In 2002 the News of the World illegally broke into the voicemail of a missing schoolgirl Milly Dowler shortly after her disappearance. The news, reported by the Guardian on last Monday, caused huge public outrage in Britain.

Having recorded the messages he had retrieved, Mulcaire, then deleted older messages in Milly Dowler's inbox once it was full, in order to free up space for further messages from Milly's frantic family and friends, which he also intercepted and passed back to News of the World journalists. By deleting messages illegally retrieved from Milly Dowler's mobile phone, the paper misled her family into believing she had emptied her inbox herself and was still alive, though by then she had been murdered.This gave the family hope, which was exploited by the paper in publishing optimistic interviews with them, although of course aware that the optimism was entirely unfounded.

In deleting the earlier messages, the paper also removed material evidence in a murder investigation, information that would have had a direct impact on the police investigation of Milly's disappearance.

As the grimy NoW saga lurches forward, impelled by the Guardian’s exposes, nothing looms in my memory as an American parallel more than the Watergate scandal that destroyed Richard Nixon’s presidency. It really began with one of Nixon’s senior aides, John Ehrichman, forming a “White House plumbers unit” assigned hands-on hacking duties, starting with a break-in to the office of whistleblower Daniel Ellsberg’s shrink, to get dirt on Ellsberg. If cell phones had existed back then they’d have hacked his too.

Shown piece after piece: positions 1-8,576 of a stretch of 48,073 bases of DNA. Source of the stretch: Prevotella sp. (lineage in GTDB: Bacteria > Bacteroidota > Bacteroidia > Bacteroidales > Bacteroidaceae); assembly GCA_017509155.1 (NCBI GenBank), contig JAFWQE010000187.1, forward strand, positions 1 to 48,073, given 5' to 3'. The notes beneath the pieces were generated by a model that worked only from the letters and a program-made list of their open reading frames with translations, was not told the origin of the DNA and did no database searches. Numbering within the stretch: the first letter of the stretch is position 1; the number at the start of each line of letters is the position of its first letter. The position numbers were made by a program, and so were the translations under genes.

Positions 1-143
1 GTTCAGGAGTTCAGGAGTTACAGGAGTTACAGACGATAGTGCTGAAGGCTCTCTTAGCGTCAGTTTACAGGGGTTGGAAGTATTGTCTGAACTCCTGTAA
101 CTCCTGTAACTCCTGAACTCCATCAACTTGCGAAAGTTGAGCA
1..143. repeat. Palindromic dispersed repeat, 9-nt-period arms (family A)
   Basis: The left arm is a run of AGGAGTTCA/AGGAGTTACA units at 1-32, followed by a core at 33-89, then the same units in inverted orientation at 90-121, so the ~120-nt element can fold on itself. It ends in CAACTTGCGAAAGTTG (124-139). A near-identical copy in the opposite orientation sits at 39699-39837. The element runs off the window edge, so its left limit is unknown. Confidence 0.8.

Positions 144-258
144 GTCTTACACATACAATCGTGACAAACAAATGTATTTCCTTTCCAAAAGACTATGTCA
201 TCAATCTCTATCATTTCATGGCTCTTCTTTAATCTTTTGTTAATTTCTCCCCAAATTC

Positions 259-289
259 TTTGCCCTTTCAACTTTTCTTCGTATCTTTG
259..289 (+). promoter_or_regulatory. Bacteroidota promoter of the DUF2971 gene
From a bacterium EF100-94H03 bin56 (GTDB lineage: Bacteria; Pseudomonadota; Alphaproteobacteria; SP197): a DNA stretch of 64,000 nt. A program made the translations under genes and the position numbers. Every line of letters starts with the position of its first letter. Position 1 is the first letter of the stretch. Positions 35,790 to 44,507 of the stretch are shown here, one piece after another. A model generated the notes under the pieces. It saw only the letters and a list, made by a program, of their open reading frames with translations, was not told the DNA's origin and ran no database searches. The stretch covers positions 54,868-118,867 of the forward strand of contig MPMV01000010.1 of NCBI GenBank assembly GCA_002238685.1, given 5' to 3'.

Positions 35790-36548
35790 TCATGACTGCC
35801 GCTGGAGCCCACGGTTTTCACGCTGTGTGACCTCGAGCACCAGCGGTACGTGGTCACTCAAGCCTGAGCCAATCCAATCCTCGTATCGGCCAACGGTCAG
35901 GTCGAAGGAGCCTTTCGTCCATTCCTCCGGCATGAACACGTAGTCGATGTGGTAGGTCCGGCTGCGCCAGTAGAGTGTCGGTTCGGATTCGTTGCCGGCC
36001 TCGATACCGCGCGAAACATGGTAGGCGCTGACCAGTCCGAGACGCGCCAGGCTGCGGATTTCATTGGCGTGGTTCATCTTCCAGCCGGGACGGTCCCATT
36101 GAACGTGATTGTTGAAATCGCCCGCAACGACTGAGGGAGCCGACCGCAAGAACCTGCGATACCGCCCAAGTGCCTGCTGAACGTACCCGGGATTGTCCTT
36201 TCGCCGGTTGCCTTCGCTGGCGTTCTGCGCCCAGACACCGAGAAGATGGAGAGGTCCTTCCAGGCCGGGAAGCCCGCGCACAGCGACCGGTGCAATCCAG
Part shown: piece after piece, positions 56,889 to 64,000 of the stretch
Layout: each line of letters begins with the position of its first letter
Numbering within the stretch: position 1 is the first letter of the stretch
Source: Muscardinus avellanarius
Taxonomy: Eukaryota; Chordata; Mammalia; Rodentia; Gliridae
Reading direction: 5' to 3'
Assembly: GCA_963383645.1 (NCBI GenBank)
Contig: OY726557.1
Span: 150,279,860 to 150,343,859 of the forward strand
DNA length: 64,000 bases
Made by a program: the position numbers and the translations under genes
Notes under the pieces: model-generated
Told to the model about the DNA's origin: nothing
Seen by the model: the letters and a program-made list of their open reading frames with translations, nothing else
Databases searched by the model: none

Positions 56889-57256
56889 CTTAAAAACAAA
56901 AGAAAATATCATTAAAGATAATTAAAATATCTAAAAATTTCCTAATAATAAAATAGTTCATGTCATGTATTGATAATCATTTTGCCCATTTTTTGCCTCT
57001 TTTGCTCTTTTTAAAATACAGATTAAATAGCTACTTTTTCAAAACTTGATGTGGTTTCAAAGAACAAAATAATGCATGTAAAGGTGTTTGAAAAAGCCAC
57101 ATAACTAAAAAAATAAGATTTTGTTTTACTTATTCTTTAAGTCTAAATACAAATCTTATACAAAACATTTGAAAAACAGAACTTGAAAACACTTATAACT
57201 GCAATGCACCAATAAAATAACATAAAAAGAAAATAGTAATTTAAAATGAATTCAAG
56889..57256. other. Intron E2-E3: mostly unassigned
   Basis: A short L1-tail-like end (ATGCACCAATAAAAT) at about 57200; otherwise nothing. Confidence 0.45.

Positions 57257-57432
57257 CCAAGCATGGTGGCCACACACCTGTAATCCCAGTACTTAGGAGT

Then came an attempted “third-rate” burglary of the offices of the Democratic National Committee to install a secret microphone .The burglars were caught and for Nixon, slowly at first, the skies began to fall in. It took two years. The investigation, pushed forward by two Congressional committees, an independent prosecutor and newspapers run by publishers hostile to Nixon gradually pushed responsibility for hiring the hands-on hackers up the tree, into the White House, into John Ehrlichman’s office. Suspects were parlaying deals with prosecutors to avoid jail time for perjury and obstruction of justice by implicating their superiors.

The disclosures steadily became more devastating. Nixon threw Ehrlichman overboard. Finally a mid-level White House employee let drop to a Congressional committee that Nixon had secretly tape recorded his private meetings. The tapes were subpoenaed and “a smoking gun” duly found. Nixon resigned a few days later.

“Never believe anything till it’s officially denied” was one my father Claud’s admonitions to young journalists and here we had Murdoch hastening to emphasize that NOW editor Rebekah Brooks, News International’s top executive in Britain, was on holiday in Italy at the moment weekly payments of £2,000 were being okayed by NOW executives to Mulcaire and while the Milly Dowler hacking was underway. Presumably, amid this idyll, Brooks took no phone calls or faxes or emails from London.

Barely had the Dowling outrage hit the headlines, before it emerged that on Coulson’s watch the News of the World had authorised bribes to senor police officers at Scotland Yard totalling at least £150,000. Families of British soldiers in Iraq and Afghanistan had also been hacked. Emails and abusive phone calls flowed into the newspaper, provoking an advertisers’ boycott.

As Murdoch sized up the crisis, his prime objective was clearly to save News Corp.’s $20 billion bid for full control of the enormously profitable BSkyB network (News Corp. holds about 40 percent). Cameron’s government had been set to okay the deal, arguing that scandal at the News of the World was immaterial. But the public fury after the Dowling story broke forced Cameron to take some sort of a stand. So he took refuge in that familiar stand-by, the public commission of enquiry into the practices of British journalism, as yet without a mandate, no deadline and the sole function of trying to douse a flaring scandal. Murdoch’s foes argue that in a takeover as momentous in the control of British television as the BSkyB deal, the moral character of the purchaser is obviously relevant.